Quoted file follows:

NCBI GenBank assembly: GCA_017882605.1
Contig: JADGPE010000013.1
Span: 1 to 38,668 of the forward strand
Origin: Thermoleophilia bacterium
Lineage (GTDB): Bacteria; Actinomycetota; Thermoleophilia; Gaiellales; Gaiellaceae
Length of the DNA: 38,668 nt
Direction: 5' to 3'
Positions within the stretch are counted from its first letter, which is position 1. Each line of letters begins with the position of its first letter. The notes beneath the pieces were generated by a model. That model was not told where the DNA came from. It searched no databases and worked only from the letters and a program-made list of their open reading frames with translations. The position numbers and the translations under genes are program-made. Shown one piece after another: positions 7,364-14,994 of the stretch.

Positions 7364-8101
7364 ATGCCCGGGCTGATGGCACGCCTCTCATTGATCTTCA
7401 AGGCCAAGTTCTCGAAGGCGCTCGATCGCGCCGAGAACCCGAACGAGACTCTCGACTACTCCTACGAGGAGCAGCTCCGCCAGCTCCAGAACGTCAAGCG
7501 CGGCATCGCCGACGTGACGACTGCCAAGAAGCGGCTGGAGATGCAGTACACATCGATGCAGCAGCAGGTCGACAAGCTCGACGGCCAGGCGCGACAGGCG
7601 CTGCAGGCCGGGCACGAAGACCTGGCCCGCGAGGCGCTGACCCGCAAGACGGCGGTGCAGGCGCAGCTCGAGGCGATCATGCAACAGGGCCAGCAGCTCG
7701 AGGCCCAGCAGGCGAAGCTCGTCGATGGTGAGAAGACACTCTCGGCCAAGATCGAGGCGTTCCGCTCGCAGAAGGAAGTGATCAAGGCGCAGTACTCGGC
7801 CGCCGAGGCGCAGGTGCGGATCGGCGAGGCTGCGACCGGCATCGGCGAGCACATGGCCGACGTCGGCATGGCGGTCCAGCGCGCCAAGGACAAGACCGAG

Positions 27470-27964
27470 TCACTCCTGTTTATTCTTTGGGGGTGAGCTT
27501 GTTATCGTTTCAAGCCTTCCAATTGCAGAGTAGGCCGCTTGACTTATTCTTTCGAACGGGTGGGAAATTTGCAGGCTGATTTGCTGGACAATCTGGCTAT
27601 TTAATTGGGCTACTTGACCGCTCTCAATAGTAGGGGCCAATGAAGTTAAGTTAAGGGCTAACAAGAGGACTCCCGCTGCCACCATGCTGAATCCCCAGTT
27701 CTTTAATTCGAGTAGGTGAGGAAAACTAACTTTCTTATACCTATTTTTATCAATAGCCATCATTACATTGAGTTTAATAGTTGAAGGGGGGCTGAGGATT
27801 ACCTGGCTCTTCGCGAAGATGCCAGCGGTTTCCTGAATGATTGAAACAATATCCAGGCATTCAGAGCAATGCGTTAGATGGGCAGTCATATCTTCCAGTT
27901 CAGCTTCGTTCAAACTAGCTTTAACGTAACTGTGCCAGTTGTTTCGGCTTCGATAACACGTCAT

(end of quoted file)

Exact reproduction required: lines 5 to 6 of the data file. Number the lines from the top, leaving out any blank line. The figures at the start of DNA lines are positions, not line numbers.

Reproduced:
Lineage (GTDB): Bacteria; Actinomycetota; Thermoleophilia; Gaiellales; Gaiellaceae
Length of the DNA: 38,668 nt